“We’re not just drilling holes and doing geology,” says Alien Metals Ltd (LSE:UFO) (LSE:UFO) chief executive Bill Brodie Good, taking time out from his holiday to explain the latest progress at the Hancock iron ore projects in Australia.
“We’re driving it forward.”
That much is also clear from the title of the most recent press release, which states “Hancock firming up as a standalone DSO operation.”
For the uninitiated, DSO stands for direct shipping ore, and is a term applied to ore that’s rich enough in iron to be shipped straight to port and on to a customer without any need for prior processing.
It can be a very lucrative business, especially if the ore is at or near surface, as it is at the Sirius Extension part of Hancock.
Here, Alien has been encountering grades consistently above 60% iron from surface or at depths of just one or two metres.
The plan now, as Brodie Good says, is to drive the project on towards establishing a formal resource, and then to move it rapidly towards production.
How long will this process take overall?
That’s hard to say, given that many operations in Australia are hamstrung by the coronavirus at the moment. But it’s worth noting that peers of Alien’s working similar operations in a similar environment typically take about 20 months from establishing a resource to digging up first ore.
What is sure is that in mining terms getting Hancock up and running as a producer isn’t going to cost much at all.
First up, there’s the matter of the grade and the proximity of the ore to surface. A typical DSO ore will run at upwards of 55%, and since Alien’s appears to be running significantly higher than that, the economics ought to look after themselves.
After all, at Hancock there’s no need for the company to build expensive rail spurs or port infrastructure.
“It’s all truckable by road,” says Brodie Good.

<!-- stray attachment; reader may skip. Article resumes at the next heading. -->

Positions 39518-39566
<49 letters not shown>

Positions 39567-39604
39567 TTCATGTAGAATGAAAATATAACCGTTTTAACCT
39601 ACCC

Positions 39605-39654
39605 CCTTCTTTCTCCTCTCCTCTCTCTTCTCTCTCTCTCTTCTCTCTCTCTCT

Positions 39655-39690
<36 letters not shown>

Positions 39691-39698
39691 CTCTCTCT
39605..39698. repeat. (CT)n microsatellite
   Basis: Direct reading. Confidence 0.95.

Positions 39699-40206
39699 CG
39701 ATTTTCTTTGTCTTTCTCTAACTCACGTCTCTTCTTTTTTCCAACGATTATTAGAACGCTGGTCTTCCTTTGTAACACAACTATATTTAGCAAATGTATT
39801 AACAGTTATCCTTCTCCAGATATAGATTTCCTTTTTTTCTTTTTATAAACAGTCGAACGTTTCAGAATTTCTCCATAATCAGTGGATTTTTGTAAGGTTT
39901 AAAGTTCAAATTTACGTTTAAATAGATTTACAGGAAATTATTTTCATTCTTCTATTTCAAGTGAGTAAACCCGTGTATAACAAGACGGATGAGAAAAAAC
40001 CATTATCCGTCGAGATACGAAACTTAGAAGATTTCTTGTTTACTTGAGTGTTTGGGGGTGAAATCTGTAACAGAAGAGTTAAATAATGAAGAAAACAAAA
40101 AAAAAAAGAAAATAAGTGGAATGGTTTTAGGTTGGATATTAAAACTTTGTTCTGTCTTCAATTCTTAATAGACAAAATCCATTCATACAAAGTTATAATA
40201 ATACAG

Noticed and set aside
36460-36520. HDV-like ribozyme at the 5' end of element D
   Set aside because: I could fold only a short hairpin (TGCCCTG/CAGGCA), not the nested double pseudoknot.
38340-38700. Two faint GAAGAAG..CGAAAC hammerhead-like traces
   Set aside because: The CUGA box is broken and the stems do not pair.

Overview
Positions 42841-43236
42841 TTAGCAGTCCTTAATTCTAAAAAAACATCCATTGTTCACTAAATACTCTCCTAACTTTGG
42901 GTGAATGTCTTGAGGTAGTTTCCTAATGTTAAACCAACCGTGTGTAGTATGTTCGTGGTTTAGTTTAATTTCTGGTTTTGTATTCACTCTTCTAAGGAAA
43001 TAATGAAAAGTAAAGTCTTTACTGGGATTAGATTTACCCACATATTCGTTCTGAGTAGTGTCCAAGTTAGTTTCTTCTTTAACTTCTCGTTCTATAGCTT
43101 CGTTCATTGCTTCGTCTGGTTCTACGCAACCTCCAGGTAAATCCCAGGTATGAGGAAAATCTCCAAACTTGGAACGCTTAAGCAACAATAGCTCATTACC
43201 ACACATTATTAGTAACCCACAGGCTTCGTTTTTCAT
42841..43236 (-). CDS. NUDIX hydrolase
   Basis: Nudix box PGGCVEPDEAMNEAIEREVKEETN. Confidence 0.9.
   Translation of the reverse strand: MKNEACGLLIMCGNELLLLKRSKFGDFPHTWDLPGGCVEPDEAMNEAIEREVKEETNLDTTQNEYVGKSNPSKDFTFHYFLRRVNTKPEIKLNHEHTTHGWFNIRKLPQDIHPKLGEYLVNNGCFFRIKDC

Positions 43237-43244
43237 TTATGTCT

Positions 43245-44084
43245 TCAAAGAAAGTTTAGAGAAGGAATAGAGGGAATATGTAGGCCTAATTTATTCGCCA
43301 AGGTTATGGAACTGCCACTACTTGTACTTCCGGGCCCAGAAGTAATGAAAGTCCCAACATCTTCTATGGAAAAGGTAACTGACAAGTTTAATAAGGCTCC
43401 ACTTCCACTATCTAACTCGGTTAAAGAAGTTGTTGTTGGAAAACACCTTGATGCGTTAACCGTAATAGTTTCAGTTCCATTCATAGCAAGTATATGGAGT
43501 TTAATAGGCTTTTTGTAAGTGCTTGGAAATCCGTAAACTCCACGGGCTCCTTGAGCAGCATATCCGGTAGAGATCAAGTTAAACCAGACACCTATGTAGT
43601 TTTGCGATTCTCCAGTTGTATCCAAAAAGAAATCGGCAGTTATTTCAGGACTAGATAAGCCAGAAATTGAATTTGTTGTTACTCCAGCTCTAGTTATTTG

“We can take the ore to an existing port infrastructure that accommodates such projects.”
So, it’s about as simple a mining operation as you can get. Dig up ore at surface, and truck it out by road to port. No processing required, no major building works of any kind, and all the engineering to be focussed on the pit itself.
It must be conceded, of course, that although rich, the project isn’t exactly vast, and won’t be squaring up to any of the famous Australian iron ore operations run by BHP Group PLC (LSE:BHP) or Rio Tinto. Nevertheless, for a junior company, size isn’t everything. What counts is cashflow.
And at this stage, it looks as though Hancock is going to be very useful on that score. A reasonable scenario to consider, albeit before the official resource numbers are in, is that Hancock will produce around 1-1.5mln tonnes of ore a year over a 15-year mine life.
It may do better. Somewhere in the order of 60% or 70% of the tenement hasn’t yet been explored, and may hold a lot more material. And beneath the DSO, there may be lower grade ore that could become part of a longer-term operation, funded in part by the cashflow from the DSO.
But these are imponderables that can be addressed in due course.
In the meantime, Alien is moving rapidly towards establishing a viable DSO project, with all the upside that that entails.